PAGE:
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  • 20 Apr, 2018 11:46 am

What is Acne?

Acne is a common disorder. In the health profession, it is also referred to as acne vulgaris. This is a skin problem caused when naturally occurring oil and buildup of dead skin cells make their way into the skin’s pores. Over time, this clog creates a bump on the skin.

Also known as:

Acne comes in a variety of types. Sometimes, a person will only get one or two blemishes. Mild acne comes in the form of several pimples. Severe acne can easily mean hundreds of pimples that can come up anywhere on the body. In some severe cases, pimple can become a large red lump, or cyst, that is extremely painful.


Adapalene (Topical)
Ammoniated Mercury (Topical)
Azelaic Acid (Topical)
Benzoyl Peroxide (Topical)
Biotin (Oral)
Clindamycin (Oral)
Clindamycin (Topical)
Clindamycin and tretinoin (Topical)
Drospirenone and Ethinyl Estradiol (Oral)
Drospirenone, Ethinyl Estradiol, and Levomefolate (Oral)
Erythromycin and Benzoyl Peroxide (Topical)
Estrogen and Progestin Oral Contraceptives (Oral)
Ethinyl Estradiol and Norgestimate (Oral)
Isotretinoin (Oral)
Minocycline (Oral)
Resorcinol and Sulfur (Topical)
Salicylic Acid (Topical)
Salicylic Acid and Sulfur (Topical)
Tetracycline (Class)
Tretinoin (Topical)

What are the Symptoms of Acne?

The symptoms of acne are pretty straight forward. It involves a mixture of whiteheads, blackheads, and pimples. These breakouts can occur pretty much anywhere on the body.

Common areas of breakouts:

Some pimples can develop deep under the skin and cause large lumps. When this happens, the lesion is referred to as a cystic lesion. These are extremely painful and become infected easily. Typically, these cause scars on the skin when they are popped or removed.

Acne Causes

The exact cause of acne remains a mystery. However, hormonal changes taking place in the teenage years may be a contributory factor. Even though scientists are unable to determine the causative factors of acne, they have discovered a number of factors that contribute to its formation. The use of oil based cosmetics, stress, anxiety, humidity, exposure to dirt, hormonal changes, certain medications such as steroids or lithium, and skin irritation can increase the risk of acne.

How is Acne Treated?

Clean skin

Treatment for acne comes in many forms. The first recommendation is to keep your skin clean. You should also avoid wearing makeup, lotions, and anything that can potentially clog your pores. By washing your face at least twice daily, you can ensure that there are no extra dirt, oil, or dry skin cells that can clog your pores. Always wash with a gentle soap with a glycerin base.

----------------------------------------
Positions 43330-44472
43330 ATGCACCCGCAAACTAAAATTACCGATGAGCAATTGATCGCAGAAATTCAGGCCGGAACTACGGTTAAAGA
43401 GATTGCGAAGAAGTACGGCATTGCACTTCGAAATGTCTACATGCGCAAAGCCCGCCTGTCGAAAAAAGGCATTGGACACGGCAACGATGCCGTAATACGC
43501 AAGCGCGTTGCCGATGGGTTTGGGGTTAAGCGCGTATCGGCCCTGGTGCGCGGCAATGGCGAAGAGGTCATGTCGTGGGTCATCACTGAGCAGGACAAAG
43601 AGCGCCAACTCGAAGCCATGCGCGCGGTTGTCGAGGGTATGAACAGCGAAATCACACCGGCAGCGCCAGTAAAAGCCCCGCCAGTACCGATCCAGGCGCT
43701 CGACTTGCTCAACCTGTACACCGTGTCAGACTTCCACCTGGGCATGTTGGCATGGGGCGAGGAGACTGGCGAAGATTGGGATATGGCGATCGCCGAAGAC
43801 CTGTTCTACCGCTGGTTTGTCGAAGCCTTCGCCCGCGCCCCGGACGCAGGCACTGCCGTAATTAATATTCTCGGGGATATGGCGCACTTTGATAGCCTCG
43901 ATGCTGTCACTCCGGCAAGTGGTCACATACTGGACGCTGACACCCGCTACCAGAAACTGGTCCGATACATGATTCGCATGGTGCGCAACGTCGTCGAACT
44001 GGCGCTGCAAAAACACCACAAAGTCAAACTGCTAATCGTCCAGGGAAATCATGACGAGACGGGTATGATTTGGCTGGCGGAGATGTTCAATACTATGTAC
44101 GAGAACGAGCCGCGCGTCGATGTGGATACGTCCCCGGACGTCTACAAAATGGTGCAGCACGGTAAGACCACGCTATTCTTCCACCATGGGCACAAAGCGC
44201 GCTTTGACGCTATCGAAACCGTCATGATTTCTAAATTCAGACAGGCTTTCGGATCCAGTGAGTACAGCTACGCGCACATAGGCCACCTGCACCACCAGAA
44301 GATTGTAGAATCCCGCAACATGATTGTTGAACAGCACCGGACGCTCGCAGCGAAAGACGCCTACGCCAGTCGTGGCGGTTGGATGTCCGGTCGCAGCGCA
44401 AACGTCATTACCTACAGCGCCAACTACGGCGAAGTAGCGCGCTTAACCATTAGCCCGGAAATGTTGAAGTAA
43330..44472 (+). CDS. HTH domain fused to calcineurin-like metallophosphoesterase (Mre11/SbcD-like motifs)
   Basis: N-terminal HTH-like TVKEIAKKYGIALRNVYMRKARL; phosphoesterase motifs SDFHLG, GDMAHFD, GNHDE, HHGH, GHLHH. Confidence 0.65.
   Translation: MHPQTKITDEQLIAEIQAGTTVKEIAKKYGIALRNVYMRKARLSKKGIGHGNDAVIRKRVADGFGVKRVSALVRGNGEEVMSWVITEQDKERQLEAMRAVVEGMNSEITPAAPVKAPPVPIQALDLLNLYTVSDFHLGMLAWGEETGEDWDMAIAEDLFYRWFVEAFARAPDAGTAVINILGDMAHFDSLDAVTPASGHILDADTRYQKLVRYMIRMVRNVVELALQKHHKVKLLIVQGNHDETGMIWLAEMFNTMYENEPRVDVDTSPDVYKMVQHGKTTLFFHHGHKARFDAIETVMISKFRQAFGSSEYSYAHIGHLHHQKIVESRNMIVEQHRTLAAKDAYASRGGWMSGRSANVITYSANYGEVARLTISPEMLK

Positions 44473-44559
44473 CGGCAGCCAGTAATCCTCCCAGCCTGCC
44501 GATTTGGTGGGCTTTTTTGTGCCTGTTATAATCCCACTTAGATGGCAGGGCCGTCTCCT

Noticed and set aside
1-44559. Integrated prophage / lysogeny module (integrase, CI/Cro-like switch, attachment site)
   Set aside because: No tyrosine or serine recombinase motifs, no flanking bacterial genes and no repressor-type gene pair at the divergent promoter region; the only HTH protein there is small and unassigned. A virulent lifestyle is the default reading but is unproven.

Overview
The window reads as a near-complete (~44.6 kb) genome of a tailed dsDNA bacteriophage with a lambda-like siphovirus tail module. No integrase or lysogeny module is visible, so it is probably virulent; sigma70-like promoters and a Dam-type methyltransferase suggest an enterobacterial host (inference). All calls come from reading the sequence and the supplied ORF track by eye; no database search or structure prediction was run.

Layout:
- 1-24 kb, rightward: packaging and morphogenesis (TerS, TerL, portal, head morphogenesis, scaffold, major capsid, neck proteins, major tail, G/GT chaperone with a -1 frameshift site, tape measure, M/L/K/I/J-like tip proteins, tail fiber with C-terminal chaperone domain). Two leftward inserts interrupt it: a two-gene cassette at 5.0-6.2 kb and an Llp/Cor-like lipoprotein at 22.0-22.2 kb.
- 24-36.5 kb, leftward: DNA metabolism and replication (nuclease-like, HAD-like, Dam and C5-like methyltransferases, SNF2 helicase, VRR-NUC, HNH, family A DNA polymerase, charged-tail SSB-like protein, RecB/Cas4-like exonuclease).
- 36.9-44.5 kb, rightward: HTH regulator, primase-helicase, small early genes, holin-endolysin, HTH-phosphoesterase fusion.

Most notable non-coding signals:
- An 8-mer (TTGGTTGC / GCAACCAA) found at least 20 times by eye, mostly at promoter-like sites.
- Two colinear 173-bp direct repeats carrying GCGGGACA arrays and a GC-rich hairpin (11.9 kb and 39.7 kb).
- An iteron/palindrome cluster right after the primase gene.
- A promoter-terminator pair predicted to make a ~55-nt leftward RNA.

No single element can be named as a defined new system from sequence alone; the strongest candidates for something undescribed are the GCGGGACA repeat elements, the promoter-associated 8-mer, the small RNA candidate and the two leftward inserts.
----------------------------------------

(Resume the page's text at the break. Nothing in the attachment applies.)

Over-the-counter medicine

Many dermatologists recommend their patients to use an over the counter acne cream. This cream should contain benzoyl peroxide or salicylic acid. If you do not see improvement in your acne over a three-month time span, you should see a dermatologist.

Prescription medicine

Your doctor may prescribe a prescription treatment for acne. For females, the dermatologist may recommend birth control, especially if the worst portion of their outbreak occurs around the time of their period.

Acne Prevention

The good news is that there are many ways to prevent acne. Washing your face or other susceptible skin twice a day with a gentle cleanser is a great first step. Cleansing away dirt, oil, and other impurities is essential for getting and keeping healthy skin.

The use of a high-quality moisturizer is also necessary as part of your skincare regime. Look for moisturizers labeled as noncomedogenic so that they won’t clog your pores. You could add an over the counter acne treatment product to your daily skin regime as well. Products containing benzoyl peroxide, salicylic acid, glycolic acid, or lactic acid can help to keep oil and germs at bay while clearing up your skin.

Taking a hands off approach to acne can also help. Only touch your skin with clean hands and never pick at acne, which can make it worse or cause new breakouts. Keeping your hair clean is another way to ensure your skin stays cleaner, especially if you have longer hair.

Taking care of yourself is just as important as caring for your skin. Exercising, eating right, drinking plenty of water, and getting enough sleep will all improve your health and your skin simultaneously. Remember to try to stay out of the sun and always wear sunscreen to further protect your skin.


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